Eggs have faced the brunt of controversy around heart health in recent decades, despite being a nutritious food consumed for thousands of years by many cultures. According to the American Egg Board, fowl were probably domesticated as early as 3,200 B.C. in the jungles of the Indian subcontinent. Ancient Chinese, Egyptian, Greek, and Roman cultures all enjoyed eggs in their diets. Although records indicate wild fowl were likely a food source for Native Americans, it was Columbus who brought domesticated laying hens to the new world from Europe.
Whether you’ve poached, fried, scrambled, whisked, or baked an egg, chances are you’ve thought about its impact on your cholesterol. The totality of research has demonstrated that dietary cholesterol (cholesterol from foods) does not significantly raise blood cholesterol levels in your body. Initial studies showing any kind of link between dietary cholesterol and heart health is tenuous at best, and many experts now concur that blood cholesterol levels have more to do with overall eating patterns and different types of fats, rather than cholesterol.
This is good news for egg yolks, which are are a concentrated source of cholesterol yet boast a healthy nutrient profile. Most of us know eggs as a source of protein (one egg contains 6 grams of protein), but eggs are unique because they contain all essential amino acids needed for the body in their most bioavailable form. This means their protein digestibility is right up there with meat, poultry, and seafood. Eggs are also excellent sources of the antioxidants lutein and zeaxanthin, which are important for retinal health and preventing macular degeneration. Choline, another important nutrient found in eggs that is not found in many foods, is essential for metabolism, fetal brain development, cognitive function, and memory. Eggs are also rich sources of 13 essential vitamins and minerals including B vitamins, iron, potassium, and vitamins A, D, and K. Eggs are a nutrition powerhouse that can be safely consumed as part of a healthy diet.
Visiting the egg aisle at the grocery store can be overwhelming – but what are you really paying for? Typically, nutrient content does not vary greatly amongst eggs. Here’s a breakdown of the some definitions:
- Conventional eggs – Hens are confined to a barn in cages with no access to the outdoors and little exposure to daylight. Movement is extremely limited and hens are fed conventional grain.
- Organic eggs – Hens are fed organic grain and not given hormones or antibiotics. Although organic typically implies more humane and sustainable farming methods, it’s not necessarily synonymous chickens roaming freely through idyllic green pastures, as these hens may still be confined.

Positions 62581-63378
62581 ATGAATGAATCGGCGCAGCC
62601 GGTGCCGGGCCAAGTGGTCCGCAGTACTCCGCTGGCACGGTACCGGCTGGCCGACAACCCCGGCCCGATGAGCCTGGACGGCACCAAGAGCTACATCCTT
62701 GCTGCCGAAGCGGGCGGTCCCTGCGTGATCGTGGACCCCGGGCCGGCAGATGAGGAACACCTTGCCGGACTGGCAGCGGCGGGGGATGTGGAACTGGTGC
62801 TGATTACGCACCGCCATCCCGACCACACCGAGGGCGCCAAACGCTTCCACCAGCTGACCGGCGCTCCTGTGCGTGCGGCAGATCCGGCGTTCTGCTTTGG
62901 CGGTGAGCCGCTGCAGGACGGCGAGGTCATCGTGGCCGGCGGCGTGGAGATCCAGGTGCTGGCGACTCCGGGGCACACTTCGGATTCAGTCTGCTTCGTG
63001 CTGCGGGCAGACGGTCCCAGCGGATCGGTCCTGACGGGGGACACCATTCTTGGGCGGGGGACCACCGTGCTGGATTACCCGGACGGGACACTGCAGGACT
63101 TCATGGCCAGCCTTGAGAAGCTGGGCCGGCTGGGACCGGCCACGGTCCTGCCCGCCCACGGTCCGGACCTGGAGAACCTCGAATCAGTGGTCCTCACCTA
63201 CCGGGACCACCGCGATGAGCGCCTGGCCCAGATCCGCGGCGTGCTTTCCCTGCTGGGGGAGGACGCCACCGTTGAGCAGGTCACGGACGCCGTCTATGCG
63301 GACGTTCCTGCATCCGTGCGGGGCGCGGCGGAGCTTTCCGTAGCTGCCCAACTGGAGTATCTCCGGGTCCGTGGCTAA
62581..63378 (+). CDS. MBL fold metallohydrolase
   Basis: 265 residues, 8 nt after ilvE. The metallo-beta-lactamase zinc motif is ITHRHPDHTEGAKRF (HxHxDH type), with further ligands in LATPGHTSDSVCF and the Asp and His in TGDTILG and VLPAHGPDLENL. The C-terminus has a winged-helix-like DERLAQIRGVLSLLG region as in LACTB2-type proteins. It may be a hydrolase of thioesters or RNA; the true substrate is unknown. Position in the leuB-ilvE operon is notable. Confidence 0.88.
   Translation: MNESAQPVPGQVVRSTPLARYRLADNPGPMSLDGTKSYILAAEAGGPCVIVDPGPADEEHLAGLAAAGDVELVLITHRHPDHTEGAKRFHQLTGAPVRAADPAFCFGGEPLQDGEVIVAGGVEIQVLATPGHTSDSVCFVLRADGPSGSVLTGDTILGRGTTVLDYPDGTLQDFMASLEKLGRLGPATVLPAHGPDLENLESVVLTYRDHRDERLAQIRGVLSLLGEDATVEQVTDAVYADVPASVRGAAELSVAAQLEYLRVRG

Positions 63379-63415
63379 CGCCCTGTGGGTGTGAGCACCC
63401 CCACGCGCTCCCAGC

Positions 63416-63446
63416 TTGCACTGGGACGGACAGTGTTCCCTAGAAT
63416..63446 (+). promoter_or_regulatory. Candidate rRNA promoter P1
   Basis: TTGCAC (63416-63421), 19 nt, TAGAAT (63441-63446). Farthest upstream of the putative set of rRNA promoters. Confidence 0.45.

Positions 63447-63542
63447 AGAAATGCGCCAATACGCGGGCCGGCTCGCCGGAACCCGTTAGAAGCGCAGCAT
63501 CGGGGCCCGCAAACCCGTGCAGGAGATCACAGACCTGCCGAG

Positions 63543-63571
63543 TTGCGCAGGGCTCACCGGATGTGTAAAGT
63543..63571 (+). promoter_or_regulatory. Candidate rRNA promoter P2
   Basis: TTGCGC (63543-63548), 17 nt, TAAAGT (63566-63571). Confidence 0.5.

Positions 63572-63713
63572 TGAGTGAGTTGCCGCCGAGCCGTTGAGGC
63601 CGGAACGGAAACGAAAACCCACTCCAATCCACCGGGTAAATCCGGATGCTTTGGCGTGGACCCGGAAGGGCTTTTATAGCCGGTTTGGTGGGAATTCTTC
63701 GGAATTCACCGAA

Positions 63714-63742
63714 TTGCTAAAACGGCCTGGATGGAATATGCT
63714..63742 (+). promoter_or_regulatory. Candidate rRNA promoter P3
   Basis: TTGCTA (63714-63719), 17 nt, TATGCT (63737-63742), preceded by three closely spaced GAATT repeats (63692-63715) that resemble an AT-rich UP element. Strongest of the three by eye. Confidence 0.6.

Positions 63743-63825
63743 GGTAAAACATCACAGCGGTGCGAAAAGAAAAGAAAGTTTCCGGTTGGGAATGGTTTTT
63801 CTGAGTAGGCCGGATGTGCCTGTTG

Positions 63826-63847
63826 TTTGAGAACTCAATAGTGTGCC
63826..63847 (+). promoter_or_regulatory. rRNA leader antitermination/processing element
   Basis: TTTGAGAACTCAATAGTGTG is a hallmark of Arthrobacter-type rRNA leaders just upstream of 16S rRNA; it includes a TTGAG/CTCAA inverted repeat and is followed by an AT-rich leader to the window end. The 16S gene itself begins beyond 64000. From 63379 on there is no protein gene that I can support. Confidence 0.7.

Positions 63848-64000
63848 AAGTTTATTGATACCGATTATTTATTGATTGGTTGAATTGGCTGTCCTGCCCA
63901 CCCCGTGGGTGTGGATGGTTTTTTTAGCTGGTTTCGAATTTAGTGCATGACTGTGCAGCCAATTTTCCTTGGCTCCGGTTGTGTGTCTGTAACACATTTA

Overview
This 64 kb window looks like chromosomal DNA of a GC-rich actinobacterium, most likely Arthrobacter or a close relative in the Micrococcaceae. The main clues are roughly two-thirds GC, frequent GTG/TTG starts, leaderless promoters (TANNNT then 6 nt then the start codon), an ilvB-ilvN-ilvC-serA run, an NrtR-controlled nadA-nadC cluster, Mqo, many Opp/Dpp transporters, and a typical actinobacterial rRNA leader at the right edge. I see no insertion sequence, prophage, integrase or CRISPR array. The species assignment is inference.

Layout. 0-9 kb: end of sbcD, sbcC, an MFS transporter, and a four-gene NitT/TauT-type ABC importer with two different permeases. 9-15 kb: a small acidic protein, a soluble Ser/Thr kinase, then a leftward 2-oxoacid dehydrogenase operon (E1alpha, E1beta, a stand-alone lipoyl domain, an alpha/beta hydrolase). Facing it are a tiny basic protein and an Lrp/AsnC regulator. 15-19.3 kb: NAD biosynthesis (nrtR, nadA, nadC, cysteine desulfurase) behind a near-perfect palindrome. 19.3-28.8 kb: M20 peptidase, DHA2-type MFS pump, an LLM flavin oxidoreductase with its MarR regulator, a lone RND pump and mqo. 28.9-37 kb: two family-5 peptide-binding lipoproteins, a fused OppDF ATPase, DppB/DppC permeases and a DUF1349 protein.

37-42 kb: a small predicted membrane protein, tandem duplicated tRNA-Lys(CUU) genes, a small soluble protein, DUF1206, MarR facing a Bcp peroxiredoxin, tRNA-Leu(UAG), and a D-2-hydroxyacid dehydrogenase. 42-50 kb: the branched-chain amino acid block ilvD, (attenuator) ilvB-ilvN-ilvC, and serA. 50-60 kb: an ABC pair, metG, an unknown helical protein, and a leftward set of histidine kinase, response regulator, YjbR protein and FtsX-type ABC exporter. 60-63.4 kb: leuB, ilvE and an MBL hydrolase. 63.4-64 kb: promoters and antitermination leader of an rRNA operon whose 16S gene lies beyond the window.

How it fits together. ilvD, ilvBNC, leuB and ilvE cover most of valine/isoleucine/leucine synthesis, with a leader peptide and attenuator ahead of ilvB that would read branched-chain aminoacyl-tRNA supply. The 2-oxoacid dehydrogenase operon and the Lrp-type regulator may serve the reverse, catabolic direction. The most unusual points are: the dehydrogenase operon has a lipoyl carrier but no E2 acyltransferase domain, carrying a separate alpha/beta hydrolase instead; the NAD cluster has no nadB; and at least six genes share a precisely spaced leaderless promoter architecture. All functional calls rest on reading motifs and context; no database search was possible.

- Cage-free – A more humane method that means hens are allowed to move around within an open barn, but typically still do not have access to the outdoors. Conditions may still be crowded, but USDA graded “cage-free” eggs must come from hens that were allowed freedom to roam while laying.
- Pasture-raised/Free range – There is currently no standard legal definition of this in the U.S. but according to the USDA, this voluntary label means hens must have “outdoor access.” This could be very limited access through a door for a few hours per day, or hens may have access to a combination of the outdoors and indoors and able to forage for insects. The only way to know for sure is to check with the farm or the supplier. For a more specific definition, check for the Humane Farm Animal Care (HFAC) Certified Humane label. HFAC’s “free range” label requires 2 square feet per bird, and the hens must be outdoors (weather permitting) for at least 6 hours per day. HFAC’s Certified Humane“pasture-raised” requirement is “108 square feet per bird and the fields must be rotated. Hens must be outdoors year-round, with mobile or fixed housing where the hens can go inside at night.” Pastured-raised eggs may be negligibly higher in omega-3 fatty acids and Vitamin A.
- White vs. brown eggs – Despite the popular misconception that brown eggs are more natural, the only difference is the breed of chicken. White-feathered hens lay white eggs, while brown hens with red lobes lay brown eggs. There’s no significant difference in nutrient profile.
Food Safety: Eggs should be washed and refrigerated within 36 hours of lay to prevent salmonella. They should be stored at or below 46 degrees Fahrenheit. Cook to a minimum internal temperature of 160 degrees Fahrenheit.
Tired of the conventional scrambled egg breakfast or egg salad sandwich? Try these ideas:
- Add a touch of gold to your deviled eggs – Make deviled eggs and sprinkle with turmeric, which offers many anti-inflammatory health benefits.
- Throw hard boiled eggs on a classic green salad or try with a Thai-style salad with cabbage, colorful crunchy veggies like carrots and red peppers, peanuts, and sesame/ginger dressing. Eggs may help increase the absorption of vitamin E in your vegetables!
- Top a bowl of cooked steel-cut oats with a poached egg and toss in your favorite sautéed veggies for a savory twist on classic oatmeal.
- Make a gourmet open-faced egg sandwich: cook an egg to your liking and spread a piece of whole grain toast with coconut oil, avocado, egg, and sprinkle with chia seeds for added crunch; or, layer toast with pesto, egg, and goat cheese.
By Natalie Colla, CDE, RDN, LDN. Natalie is a Registered Dietitian, Certified Diabetes Educator, and food and health blogger. Follow her foodie adventures at www.plantasticeating.com